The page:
50 Years On Reunion The 50 Years On reunion is a special day for all Old Boys who left school 50 or more years ago to enjoy a Chapel Service and lunch together in the Robert Sanderson Centenary Hall. 01 The whole group, spanning 33 peer years 1934-1967 02 Still great mates 50 years on 1967 leavers John Baragwanath and Gary Simmons 03 Three of our youngest Old Boys with our oldest Old Boy, David Madden, who turned 100 in March 2018 04 L-R Kenneth Boyd-Gerny (OB 1967), Ian Jane (OB 1967), Peter Toms, Dennis Belcher (OB 1955)









Class of 1977 40 Year Reunion 01 The 1977 group 02 L-R Rodney James, Tony Baenziger, George Fidler, Robert Howard 03 L-R Daryl Wilkinson, Simon Kessler, David Strong 04 Final words of wisdom from Headmaster Mr Rofe on Valedictory Day 1977 05 Valedictory Day 1977 hijinks with Mr Toms on Outer Crescent 06 More 1977 Valedictory Day fun in Church Street








Historical photos courtesy Tony Baenziger




Class of 1992 25 Year Reunion


01 L-R Robert Watmuff, Tim Strahan, Dan Holdsworth, Tom Carra, Jason Elias 02 L-R Luke Veale, Duncan Begley, Matthew Gamble 03 L-R Simon Davies, Roger Winders, Adam Stolz




OBGS reunion in Jakarta

John Phillips (right) and Michael Arceri (left) were lucky enough to catch up with Malcolm Collis (OB 1976) and Steven Sutanto (OB 2009) while in Jakarta, visiting our Indonesian sister school. Our first-ever Indonesian reunion! Look out for other international reunions later in the year in the UK and New Zealand.

Shanghai BGS Community Event Four Old Boys were part of a international community gathering in March in Shanghai. Hosted by the Headmaster, some 30 past parents, current parents and Old Boys enjoyed connecting with each other and hearing news from BGS.

L–R Herbert Chow (OB 2002), William Feng (OB 2017), David Chen (OB 2008), Alvin Zheng (OB 2008)




Class of 1997 20 Year Reunion 01 The 1997 group 02 L-R David McKell, Nicholas Coombe, Ashley Mckenzie, Ben Slater 03 L-R Nick Lowe, Nick Long, Toby Lyng, Alex Paltos 04 L-R Toby Lyng, Lachlan MacGillivray, Chris Barrow 02 68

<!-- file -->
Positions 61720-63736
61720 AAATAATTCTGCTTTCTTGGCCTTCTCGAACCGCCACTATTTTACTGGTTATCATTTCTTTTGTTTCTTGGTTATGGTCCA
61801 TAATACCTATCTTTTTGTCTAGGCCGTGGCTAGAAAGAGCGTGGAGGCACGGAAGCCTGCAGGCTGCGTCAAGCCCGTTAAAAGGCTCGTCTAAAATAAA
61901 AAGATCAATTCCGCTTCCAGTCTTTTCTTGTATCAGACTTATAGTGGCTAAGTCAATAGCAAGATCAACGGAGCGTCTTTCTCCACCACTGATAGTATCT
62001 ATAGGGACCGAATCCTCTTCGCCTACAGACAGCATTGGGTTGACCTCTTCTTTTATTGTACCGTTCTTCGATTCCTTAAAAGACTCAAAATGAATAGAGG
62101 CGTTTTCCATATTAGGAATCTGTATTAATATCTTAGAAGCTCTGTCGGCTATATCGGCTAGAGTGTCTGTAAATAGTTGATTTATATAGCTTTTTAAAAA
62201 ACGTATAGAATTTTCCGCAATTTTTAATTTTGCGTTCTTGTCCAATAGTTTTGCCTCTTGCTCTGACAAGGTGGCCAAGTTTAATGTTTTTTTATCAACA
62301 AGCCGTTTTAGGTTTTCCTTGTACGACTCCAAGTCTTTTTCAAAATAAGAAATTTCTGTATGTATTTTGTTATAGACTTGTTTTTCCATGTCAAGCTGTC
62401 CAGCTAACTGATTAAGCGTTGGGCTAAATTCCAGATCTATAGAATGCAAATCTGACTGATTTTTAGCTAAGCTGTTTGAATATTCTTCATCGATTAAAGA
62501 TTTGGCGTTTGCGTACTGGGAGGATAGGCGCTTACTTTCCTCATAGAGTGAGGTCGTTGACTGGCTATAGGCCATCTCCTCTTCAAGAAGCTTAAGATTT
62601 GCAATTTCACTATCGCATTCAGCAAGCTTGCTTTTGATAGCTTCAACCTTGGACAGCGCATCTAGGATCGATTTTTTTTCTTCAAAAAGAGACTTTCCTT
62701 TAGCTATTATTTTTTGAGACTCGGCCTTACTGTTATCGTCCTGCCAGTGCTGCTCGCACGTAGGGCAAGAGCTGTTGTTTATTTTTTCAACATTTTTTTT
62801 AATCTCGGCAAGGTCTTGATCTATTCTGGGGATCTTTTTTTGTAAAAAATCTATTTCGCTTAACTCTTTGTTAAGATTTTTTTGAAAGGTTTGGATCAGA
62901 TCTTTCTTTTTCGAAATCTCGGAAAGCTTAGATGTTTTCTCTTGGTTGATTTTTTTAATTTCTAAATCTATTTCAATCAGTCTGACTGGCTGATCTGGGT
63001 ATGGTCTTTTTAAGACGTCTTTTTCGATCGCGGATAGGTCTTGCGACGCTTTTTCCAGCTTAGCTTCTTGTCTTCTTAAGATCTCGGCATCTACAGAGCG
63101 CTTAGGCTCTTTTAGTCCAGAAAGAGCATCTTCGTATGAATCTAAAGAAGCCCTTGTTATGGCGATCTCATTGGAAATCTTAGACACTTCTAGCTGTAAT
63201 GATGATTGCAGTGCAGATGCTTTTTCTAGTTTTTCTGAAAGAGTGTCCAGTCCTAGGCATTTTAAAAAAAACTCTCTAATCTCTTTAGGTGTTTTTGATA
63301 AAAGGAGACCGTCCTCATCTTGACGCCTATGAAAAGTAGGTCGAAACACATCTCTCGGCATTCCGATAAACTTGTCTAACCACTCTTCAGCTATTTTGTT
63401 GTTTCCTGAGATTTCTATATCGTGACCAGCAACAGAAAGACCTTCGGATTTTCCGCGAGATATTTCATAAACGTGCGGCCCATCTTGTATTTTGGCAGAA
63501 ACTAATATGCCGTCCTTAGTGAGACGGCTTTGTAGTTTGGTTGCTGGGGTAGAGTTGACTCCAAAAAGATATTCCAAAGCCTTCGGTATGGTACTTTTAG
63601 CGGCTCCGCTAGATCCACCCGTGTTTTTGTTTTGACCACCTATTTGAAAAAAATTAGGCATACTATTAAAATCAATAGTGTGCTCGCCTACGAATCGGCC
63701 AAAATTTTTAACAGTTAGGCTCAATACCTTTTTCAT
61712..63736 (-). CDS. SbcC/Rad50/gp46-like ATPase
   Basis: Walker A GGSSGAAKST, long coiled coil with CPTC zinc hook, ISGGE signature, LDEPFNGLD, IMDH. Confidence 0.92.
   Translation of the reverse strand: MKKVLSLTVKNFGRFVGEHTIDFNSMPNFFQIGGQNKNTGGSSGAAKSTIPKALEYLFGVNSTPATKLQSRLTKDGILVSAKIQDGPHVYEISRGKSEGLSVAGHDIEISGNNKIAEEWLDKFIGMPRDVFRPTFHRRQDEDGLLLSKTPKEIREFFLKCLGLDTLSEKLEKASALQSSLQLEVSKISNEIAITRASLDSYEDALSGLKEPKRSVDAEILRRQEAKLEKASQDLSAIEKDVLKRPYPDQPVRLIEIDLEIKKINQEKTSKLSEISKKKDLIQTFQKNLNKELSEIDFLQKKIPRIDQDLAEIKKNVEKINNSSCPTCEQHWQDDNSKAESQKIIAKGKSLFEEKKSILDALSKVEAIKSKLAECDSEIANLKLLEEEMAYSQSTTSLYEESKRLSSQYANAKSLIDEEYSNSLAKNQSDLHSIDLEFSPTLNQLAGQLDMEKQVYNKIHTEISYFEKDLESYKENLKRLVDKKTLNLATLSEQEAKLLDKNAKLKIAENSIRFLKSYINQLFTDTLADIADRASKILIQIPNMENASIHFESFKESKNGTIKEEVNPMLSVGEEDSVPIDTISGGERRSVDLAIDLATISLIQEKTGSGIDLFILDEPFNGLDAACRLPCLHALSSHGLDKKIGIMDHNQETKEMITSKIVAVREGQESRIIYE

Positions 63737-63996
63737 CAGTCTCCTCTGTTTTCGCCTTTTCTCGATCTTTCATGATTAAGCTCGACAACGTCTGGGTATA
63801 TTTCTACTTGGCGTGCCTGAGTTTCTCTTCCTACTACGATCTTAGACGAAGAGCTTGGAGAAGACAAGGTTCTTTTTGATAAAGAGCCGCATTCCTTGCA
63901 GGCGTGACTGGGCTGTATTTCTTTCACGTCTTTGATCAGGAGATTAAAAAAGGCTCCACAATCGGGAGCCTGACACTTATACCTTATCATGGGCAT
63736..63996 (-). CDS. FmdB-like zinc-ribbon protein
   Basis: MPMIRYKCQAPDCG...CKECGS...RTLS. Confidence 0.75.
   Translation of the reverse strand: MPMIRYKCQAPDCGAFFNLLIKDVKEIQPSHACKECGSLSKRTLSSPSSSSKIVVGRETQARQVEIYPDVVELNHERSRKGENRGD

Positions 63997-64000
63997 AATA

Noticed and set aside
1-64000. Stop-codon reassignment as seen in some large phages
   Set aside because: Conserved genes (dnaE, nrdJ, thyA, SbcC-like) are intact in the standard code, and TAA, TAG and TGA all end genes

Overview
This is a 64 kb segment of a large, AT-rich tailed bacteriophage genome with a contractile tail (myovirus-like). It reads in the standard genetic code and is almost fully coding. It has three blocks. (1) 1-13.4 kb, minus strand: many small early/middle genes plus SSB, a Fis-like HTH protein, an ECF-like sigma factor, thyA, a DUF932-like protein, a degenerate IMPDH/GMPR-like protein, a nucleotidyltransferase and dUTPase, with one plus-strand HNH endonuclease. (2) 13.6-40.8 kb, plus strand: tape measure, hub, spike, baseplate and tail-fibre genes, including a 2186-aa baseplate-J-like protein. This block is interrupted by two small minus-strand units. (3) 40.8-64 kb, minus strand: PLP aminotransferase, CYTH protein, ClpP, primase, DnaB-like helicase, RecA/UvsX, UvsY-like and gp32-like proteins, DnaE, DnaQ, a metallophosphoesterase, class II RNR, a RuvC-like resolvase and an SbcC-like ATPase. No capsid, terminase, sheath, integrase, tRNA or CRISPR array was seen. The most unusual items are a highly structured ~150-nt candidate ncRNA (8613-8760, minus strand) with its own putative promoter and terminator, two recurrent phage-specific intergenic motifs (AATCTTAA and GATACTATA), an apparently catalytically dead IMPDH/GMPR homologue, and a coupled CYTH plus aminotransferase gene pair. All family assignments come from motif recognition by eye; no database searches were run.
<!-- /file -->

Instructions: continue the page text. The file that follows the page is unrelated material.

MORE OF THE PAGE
04 AUTUMN 2018



Class of 2002 15 Year Reunion 01 L-R Adam Lane, Lawrence Hii, Harry Butler, Cameron Voss, Jensen Overend, Luke Hunter 02 L-R Simon Overend, Phillip Thomas, Alex Kennedy 03 L-R Lucas Jarman, Peter Toms, Michael Dever





OBGS 2018 Reunion Calendar REUNION


Class of 1988 30 Year Reunion

Friday 20 April

Anzac Day event

Tuesday 24 April

Class of 1983 35 Year Reunion

Friday 4 May

OBGS Committee Meeting

Tuesday 8 May

Class of 1968 50 Year Reunion

Friday 18 May

Top Enders’ Term 2 Luncheon

Friday 25 May

Class of 2013 5 Year Reunion

Friday 25 May

Class of 2003 15 Year Reunion

Friday 15 June

London Reunion

Friday 29 June

OBGS Committee Meeting

Tuesday 3 July

Class of 1998 20 Year Reunion

Friday 20 July

Class of 1993 25 Year Reunion

Friday 3 August

Class of 1978 40 Year Reunion

Friday 10 August

Top Enders’ Term 3 Luncheon

Friday 24 August

Class of 1973 45 Year Reunion

Friday 24 August

OBGS Committee Meeting

Wednesday 12 September

50 Years On Reunion

Friday 14 September

Singapore Reunion

Tuesday 2 October

Class of 2008 10 Year Reunion

Friday 12 October

OBGS Committee Meeting

Thursday 8 November

Hall of Fame & OBGS Annual Dinner

Wednesday 14 November

Top Enders’ Term 4 luncheon

Friday 30 November

For all enquiries, email Alumni & Community Manager Kate Birrell (

OBGS Scholarship OBGS President Steve Dimer (OB 1996) is pleased to remind Old Boys with sons about this initiative. The Old Brighton Grammarians’ Scholarship for Citizenship and General Excellence is awarded to the son of an Old Boy of fine character and general all-round ability who will embrace the spirit and culture of Brighton Grammar School. OBGS scholarships are available for boys entering Year 8, 9, 10 or 11 in 2019 from within the School or externally (from another school). Scholarships attract 25–50% remission of fees and do not cover the cost of uniform, stationery, books or discretionary costs. For more information, email



Old Boys, parents, staff and friends of BGS are invited to attend the 4th

Gala Dinner incorporating the OBGS Annual Dinner 10 high-performing Old Boys will be inducted into the Hall of Fame, along with some ‘Rising Stars’

Wednesday 14 November 2018 Brighton Receptions, Bay Street, Brighton Further details coming soon

Brighton Grammar School 90 Outer Crescent Brighton VIC 3186 Australia t 03 8591 2200 w CRICOS Provider No. 00132K ABN 61 004 117 668